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1924 Mary Tris Pianiste Figure Mary Tris Pianiste 1178 Clarence Ave., Oak Park, Ill. Phone: Euclid 4161 M. MARY TRIS, American Pianiste MARY TRIS, Pianiste MISS TRIS is a brilliant young Chicago pianist—a pupil and graduate of the late William Sherwood. At her professional debut some years ago she played the Godard Concerto, and both in that work and in many other appearances has proven herself a pianist of splendid charm. She joined the faculty of the Sherwood Music School of Chicago, Illinois, later on entering the concert field. Gifted with an abundance of temperament, her technic is by no means mere mechanical skill, but is a means to the production of marvelous tonal and rhythmical effects. PRESS COMMENTS Miss Mary Tris, a former Sherwood pupil, who has been in the concert field for several years, plays with great vigor and virility, while at the same time she has full control of softer graces and mellowness of tonal quality. The 'Cello Etude of Chopin was given a thoroughly poetic reading at her hands; the Nocturne, Op. 3, No. 2, was made silvery sweet and musically pure, while the Schytte Sonata, Op. 53, was the medium through which she easily proved herself mistress of bravoura technic and dramatic effectiveness. This Sonata is a work of the greatest size and importance. It requires every kind of technic for its proper presentment and it is built along such broad lines of musical thought that its interpretation requires experienced prowess of the most pronounced order. Miss Tris made its First Movement broadly dignified and clearly musical, its Second Movement was a veritable song without words, and in its Finale she poured out a wealth of passion and a distinctiveness of style which completely captivated her listeners.— Music News, Chicago, Illinois, Mlle. Tris, who acted as a most sympathetic accompanist throughout, also gave excellent account of herself in the Schubert-Tausig Marche Militaire. She has a breezy touch, swift and light, yet also masculine in emphasis. The personality was most pleasing.— Kansas City Journal, Kansas City, Mo. The piano solo, the stirring, martial composition by Schubert-Tausig, Marche Militaire, which is at once one of the most popular of great masterpieces and most difficult of execution. Mary Tris proved in playing this March that she is qualified to rank among the best pianists. Miss Tris graciously played a beautiful encore selection. Her work as an accompanist was at all times remarkable. She played brilliantly, yet always worked in sympathy with the artist whom she accompanied.— Ashland Times-Gazette, Ashland, Ohio. The pianist, Miss Mary Tris, is an exception. Her playing is of the finished sort and her accompaniments were perfect. Her solo work was enjoyed by the entire audience.— Cody, Wyoming. Miss Mary Tris proved herself at the piano a remarkable artist, both as a soloist and accompanist, playing with great sympathy and fine interpretation.— Daily Republican, Wooster, Ohio. Too much cannot be said in praise of the youthful accompanist. To my mind she covered herself with glory.— Mr. Mac Lean, (Scotch tenor), Akron, Ohio. Miss Tris is not only a splendid accompanist, but an excellent soloist, the best we have heard in many a long day.— Dr. Browne in the Youngstown Telegram, Youngstown, Ohio. Miss Tris' piano numbers and her charming accompaniments showed her capabilities as an artist.— Idaho Statesman, Boise, Idaho. Miss Tris is a very fine accompanist and her piano solos showed excellent interpretation, combined with remarkable technique and expression.— Daily Chronicle, Bozeman, Montana. Miss Mary Tris responded with an encore and then the applause did not cease. She is an artist and plays the difficult accompaniments in a masterful manner— Mascoutah Herald, Mascoutah, Illinois. It is possible to be a brilliant pianist without being a successful teacher, but Miss Tris has both accomplishments, a sure guarantee of a successful career in her chosen profession. Miss Tris is a former pupil of Frances Wyman and under her skillful tutelage developed remarkable ability as a pianist. Later she graduated from the Sherwood Music School and although only twenty years of age, joins the faculty with a splendid record as a teacher. Miss Tris is well known to our music-loving citizens, having appeared at various times since she was six years of age. They rejoice in her achievements and wish for her a successful career.— Burlington Hawk-Eye, Burlington, Iowa. MARY TRIS, American Pianiste The Allegro brioso from the Sonata in B flat by Schytte opened easily and was exceptionally well developed. Miss Tris won the admiration of her audience. Her graceful and easy touch, combining with an ardent love for her instrument, an interpretation ever bordering on the romantic, touched with a delightful sadness, combined with qualities of head and heart to make the piano music enjoyable.— Taylor Daily Press, Taylor, Texas. If Mary Tris had appeared in the piano solo only, with the dainty and melodious encore by Nevin, she would have charmed and convinced the entire audience of her high attainment, the beautiful touch, clear, strong technique and interpretive power, but when in addition to those one considers the exquisite accompaniments with which she supported and enhanced the beauty of the entire program, then indeed does she merit the highest praise for her true musicianship. Solo artists are indeed fortunate in such accompanying.— Nampa Leader-Herald, Nampa, Idaho. The pianist, Miss Tris, is one of the very best ever heard here. Her strength in execution, her careful attention to technique, her sympathetic understanding of her author's theme and lastly, the real brilliance of her performance instantly won her the appreciation of her audience as it proved her capability. The Allegro brioso from the Sonata in B flat by Ludwig Schytte was artistic and entirely pleasing as also were all of her accompaniments, her technical skill showing in all its glory in two extremely difficult violin numbers— Evening Record, Ellensburg, Washington. Miss Tris is thoroughly competent in the difficult role of accompanist.— Tribune, Pendleton, Oregon. Miss Tris, the pianist, is an artist of true worth in her work. Her technique is of a high order to which it may be said fairly that her interpretation was of real musical expression. Miss Tris is an extremely young woman to have attained so masterly and superb interpretation of the piano.— Taylor Democrat, Taylor, Texas. The pianist, Miss Tris, though quite young, showed the ability of a much older person. The ease and grace she possesses is only overshadowed by the masterly understanding and superb interpretation.— Belle Plaine, Kansas. Appearing in every number, the work of Miss Tris called for unstinted and deserved praise. Grandview's music lovers have never been favored with hearing a more accomplished pianist.— Grandview Herald, Grandview, Washington. MARY TRIS, American Pianiste Miss Tris is a pupil of William Sherwood, America's greatest pianist. She is one of the most brilliant of America's younger pianists and has received unstinted praise from the press throughout the country.— Norfolk Ledger Despatch, Norfolk, Va. The remarkable work of Miss Tris at the piano, was a feature of the evening.— Raleigh American, Raleigh, N. C. Miss Tris combined the most dazzling brilliance of execution with a firmness and surety of touch which were at once a source of wonder and delight.— The Paris Daily Mail, Paris, Ill. Miss Tris is one of the most satisfactory pianists we have heard. To her unusual facility of fingering she added the interpretative instinct of the artist.— The Culver Citizen, Culver, Ind. Particularly pleasing was the seventh number on the program, consisting of three pieces, To a Wild Rose, From an Indian Lodge, and To a Water For an encore Miss Tris gave a Scot the notes of which will long ren memories of those who listened to Ypsilanti Press, Ypsilanti, Mich. Too much cannot be said of Mary Tris, pianist. She is a splendid artist.— The Daily Reporter, Martinsville, Ind. Seldom have Mishawka lovers of music heard a more finished and accomplished artist than this talented artiste. Every number gave exquisite pleasure.— South Bend Tribune, South Bend, Ind. * * * Only the highest praise can be bestowed for her splendid work. She disclosed brilliant technique, coupled with power and vigor in octave and chord work, and poetic rendering of the delicate and singing passages. In her McDowell group she disclosed great power of imagination and descriptive ability.— The Commercial News, Chicago, Ill. Miss Tris * * * at the piano, showed rare interpretative ability.— The Indiapolis Star, Indianapolis, Ind. Miss Tris is a favorite. She intermingled with her classical renditions some of our own composers for whom we sometimes express a preference. The audience unmistakably voted her an accomplished pianist.— Dowagiac Daily News, Dowagiac, Mich. She makes the piano sing and it is a delight to watch her graceful, supple and practical fingering. She has a wonderfully sweet touch and outranks any pianist ever heard here.— The Petersburg Index-Appeal, Petersburg, Va. 1178 Clarence Ave., Oak Park, Ill. Phone: Euclid 4161 M. Miss Tris spent four months in France under auspices of Over There Theatre League Mary Tris is a particularly gifted pianist, and her solo work was remarkably finished, while as an accompanist she leaves nothing to be desired. Liszt's Polonaise No. 2, in E, was played with a distinctiveness of style which was captivating, while her McDowell compositions were wonderfully well done.— Jackson Citizen-Patriot, Jackson, Mich. Mary Tris, the pianist, was a pronounced favorite. Her accompaniments were splendid and her groups of select piano numbers stamped her a real artist.— News and Sun, Kendalville, Ind. Her interpretations and accompaniments were of a character rarely to be heard.— The Southwest Times, Pulaski, Va. Her brilliancy of touch and her technical power was always in evidence.— Republican News, Hamilton, Ohio. Mary Tris plays as though she loved to play; she makes the piano sing and it is a delight to watch her fingering, supple, dextrous, cunning, strong, practiced.— The Radford News, Radford, Va. Miss Tris was a pianist of much more than the usual finish and command. Tribune, Everett, Wash. Miss Tris is one of the most delightful artists we have heard.— Farmville Leader, —Farmville, Va. Miss Mary Tris proved herself a remarkable artist, playing with great sympathy and a fine interpretation.— Daily Republican, Wooster, Ohio. Miss Tris is an artist of high degree, and her numbers were heartily encored.— Norfolk Press, Norfolk, Neb. Mary Tris, pianist, pupil of Sherwood, did honor to the name of the great American master. Her interpretation and technique showed her to be the matured artist.— The Bristol Herald, Bristol, Tenn.-Va. She has proven herself a pianist of splendid charm.— Effingham Record, Effingham, Ill. Miss Tris at once impressed her audience by her work. As accompanist, she followed both violinist and singer in every detail and gave brilliant settings to their numbers. As soloist, she justified the estimate of her abilities by her playing of a Chopin Scherzo with its complicated harmonies, and her rendition of MacDowell sketches, artistically given and warmly receive— The Register, Danville, Va. Miss Tris plays with iigorating confidence and a restrained temperament that lend immediate charm to her numbers. The trio of MacDowell gems, To a Wild Rose, From an Indian Lodge, and To a Water Lily, were handsomely applauded, as was her every appearance.— The Times, Roanoke, Va. Miss Mary Tris, pianiste, was exceptionally good.— Cape Charles, Va. A pianiste of unusual decision and charm.— Staunton Leader, Staunton, Va. Miss Tris is an unusually pleasing artist.— Daily News, Norfolk, Neb. She displayed unusual ability and delighted her audience. Her stage presence denoted a most pleasing personality.— Covington, Va. Mlle. Tris, who acted as a most sympathetic accompanist throughout, also gave excellent account of herself in the Schubert-Tausig Marche Militaire. She has a breezy touch, swift and light, yet also masculine in emphasis. The personality was most pleasing.— Kansas City Journal, Kansas City, Mo. Miss Tris captivated her audience. * * * Her ease and grace at the piano combined with her beauty of personality interested the audience in a remarkable way. Her selections show the finished work of a true artist.— Washington Democrat, Washington, Ind. Mary Tris is a pianist of unusual decision and charm.— Staunton Leader, Staunton, Va. Figure Mary TRIS PIANIST Figure Mary Tris Pianiste MISS TRIS is a brilliant young Chicago pianist—a pupil and graduate of the late William Sherwood. At her professional debut some years ago she played the Godard Concerto, and both in that work and in many other appearances has proven herself a pianist of splendid charm. Later on she joined the faculty of the Sherwood Music School of Chicago, Illinois. Gifted with an abundance of temperament, her technic is by no means mere mechanical skill, but is a means to the production of marvelous tonal and rhythmical effects.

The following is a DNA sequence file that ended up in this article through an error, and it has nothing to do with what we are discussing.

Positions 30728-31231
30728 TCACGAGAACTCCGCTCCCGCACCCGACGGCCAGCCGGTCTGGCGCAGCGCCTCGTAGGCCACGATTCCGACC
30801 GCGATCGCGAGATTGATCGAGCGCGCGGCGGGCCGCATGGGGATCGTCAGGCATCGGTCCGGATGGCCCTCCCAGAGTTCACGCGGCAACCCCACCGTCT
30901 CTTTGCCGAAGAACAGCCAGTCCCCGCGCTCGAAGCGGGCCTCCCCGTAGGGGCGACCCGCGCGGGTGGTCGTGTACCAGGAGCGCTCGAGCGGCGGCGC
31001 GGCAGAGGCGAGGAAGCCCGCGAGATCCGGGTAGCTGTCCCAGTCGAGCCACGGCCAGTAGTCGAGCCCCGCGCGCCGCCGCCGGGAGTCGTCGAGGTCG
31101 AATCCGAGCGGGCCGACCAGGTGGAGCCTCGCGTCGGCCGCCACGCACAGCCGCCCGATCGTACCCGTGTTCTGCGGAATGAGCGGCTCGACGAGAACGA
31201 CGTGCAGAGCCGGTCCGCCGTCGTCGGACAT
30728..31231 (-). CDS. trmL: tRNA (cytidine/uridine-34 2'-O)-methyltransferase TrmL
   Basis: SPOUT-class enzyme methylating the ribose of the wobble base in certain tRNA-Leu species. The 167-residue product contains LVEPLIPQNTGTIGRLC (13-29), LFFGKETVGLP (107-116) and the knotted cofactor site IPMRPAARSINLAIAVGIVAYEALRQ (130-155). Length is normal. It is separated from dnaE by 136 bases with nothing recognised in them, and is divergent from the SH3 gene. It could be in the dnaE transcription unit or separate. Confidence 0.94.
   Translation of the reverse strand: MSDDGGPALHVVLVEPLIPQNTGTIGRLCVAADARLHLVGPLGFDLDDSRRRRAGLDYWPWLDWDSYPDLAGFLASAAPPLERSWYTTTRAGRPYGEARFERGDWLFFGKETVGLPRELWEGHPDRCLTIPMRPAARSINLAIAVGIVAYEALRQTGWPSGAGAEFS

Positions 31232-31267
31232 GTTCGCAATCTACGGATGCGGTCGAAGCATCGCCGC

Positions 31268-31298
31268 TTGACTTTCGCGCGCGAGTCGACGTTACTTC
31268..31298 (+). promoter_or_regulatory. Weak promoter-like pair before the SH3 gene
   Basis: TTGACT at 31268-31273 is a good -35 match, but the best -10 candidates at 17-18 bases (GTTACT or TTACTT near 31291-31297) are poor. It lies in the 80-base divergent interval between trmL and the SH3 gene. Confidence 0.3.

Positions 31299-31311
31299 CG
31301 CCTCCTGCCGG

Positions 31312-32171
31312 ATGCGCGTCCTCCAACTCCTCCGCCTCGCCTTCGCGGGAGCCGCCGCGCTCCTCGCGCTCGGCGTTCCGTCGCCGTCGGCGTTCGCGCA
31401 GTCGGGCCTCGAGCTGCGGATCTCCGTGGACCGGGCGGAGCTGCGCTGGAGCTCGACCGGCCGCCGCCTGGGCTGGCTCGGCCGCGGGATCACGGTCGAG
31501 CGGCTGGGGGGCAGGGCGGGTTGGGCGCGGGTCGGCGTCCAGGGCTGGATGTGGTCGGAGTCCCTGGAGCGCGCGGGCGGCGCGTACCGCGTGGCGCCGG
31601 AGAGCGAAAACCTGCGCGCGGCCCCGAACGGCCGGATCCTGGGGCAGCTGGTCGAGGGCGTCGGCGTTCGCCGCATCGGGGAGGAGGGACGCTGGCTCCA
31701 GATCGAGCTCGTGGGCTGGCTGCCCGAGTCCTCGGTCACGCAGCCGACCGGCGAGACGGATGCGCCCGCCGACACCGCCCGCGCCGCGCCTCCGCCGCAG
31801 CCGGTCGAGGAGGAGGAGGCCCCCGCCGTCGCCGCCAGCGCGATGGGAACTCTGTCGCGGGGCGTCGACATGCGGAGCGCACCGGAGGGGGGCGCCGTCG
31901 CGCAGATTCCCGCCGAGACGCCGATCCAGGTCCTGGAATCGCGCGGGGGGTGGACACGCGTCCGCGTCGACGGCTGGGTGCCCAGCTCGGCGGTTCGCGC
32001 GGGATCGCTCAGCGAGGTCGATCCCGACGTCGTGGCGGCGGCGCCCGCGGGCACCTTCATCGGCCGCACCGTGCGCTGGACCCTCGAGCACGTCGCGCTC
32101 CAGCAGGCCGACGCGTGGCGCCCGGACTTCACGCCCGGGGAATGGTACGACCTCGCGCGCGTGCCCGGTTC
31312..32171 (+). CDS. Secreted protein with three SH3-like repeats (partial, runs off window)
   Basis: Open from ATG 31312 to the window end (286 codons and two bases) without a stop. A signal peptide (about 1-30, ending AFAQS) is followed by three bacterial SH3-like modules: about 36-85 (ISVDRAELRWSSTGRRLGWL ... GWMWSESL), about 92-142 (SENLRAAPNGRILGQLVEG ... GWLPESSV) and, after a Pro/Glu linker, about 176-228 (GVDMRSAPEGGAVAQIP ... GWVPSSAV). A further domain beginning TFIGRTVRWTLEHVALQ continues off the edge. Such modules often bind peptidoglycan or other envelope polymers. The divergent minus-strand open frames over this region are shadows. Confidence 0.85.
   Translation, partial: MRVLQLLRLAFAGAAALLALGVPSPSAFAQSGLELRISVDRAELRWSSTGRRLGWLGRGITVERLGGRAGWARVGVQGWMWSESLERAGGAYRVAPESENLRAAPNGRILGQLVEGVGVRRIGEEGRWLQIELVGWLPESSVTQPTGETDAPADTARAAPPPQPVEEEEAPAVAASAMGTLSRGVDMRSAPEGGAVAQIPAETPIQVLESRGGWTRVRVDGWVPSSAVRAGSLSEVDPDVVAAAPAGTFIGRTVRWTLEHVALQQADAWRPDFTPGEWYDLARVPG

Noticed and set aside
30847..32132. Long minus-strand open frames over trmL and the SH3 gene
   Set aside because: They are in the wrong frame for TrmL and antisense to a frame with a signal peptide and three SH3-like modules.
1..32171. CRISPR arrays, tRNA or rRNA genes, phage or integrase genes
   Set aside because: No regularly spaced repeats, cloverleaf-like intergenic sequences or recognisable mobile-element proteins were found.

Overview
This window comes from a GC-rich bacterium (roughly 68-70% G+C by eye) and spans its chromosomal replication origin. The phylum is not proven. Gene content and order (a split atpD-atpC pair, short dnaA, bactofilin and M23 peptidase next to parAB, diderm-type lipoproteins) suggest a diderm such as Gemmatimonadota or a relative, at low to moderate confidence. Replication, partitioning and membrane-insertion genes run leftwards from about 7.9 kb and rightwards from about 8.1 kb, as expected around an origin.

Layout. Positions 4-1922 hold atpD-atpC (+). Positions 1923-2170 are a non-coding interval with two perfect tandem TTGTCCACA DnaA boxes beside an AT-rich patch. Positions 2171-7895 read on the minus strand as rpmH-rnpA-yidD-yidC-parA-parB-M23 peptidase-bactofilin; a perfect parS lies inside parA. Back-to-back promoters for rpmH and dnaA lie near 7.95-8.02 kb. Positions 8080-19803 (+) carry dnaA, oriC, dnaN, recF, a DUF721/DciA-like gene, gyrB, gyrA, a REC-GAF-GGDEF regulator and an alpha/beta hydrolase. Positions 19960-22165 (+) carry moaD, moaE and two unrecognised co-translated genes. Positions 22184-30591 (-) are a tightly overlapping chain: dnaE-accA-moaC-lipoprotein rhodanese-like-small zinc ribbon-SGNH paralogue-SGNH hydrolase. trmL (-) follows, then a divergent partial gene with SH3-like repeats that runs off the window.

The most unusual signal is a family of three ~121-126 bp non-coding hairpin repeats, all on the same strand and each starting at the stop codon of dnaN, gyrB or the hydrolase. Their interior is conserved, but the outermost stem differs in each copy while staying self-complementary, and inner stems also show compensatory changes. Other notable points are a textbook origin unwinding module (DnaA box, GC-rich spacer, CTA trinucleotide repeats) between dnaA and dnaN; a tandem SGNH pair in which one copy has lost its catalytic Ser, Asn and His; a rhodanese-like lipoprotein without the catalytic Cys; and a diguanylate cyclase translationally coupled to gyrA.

|Title||Mary Tris: pianiste|
|Topical Subject (LCSH)||
|Personal Name Subject||Tris, Mary|
|Digital Collection||Traveling Culture: Circuit Chautauqua in the Twentieth Century|
|Contributing Institution||University of Iowa. Libraries. Special Collections Dept.|
|Archival Collection||Redpath Chautauqua Collection|
|Rights Management||Educational use only, no other permissions given. U.S. and international copyright laws may protect this digital image. Commercial use or distribution of the image is not permitted without prior permission of the copyright holder.|
|Contact Information||Contact the Special Collections Dept. at The University of Iowa Libraries: http://www.lib.uiowa.edu/spec-coll/contact/index/|
|Number of Pages||9|
|Digitization Specifications||Scanned at 600 dpi, 32-bit color. Master image available in tiff format.|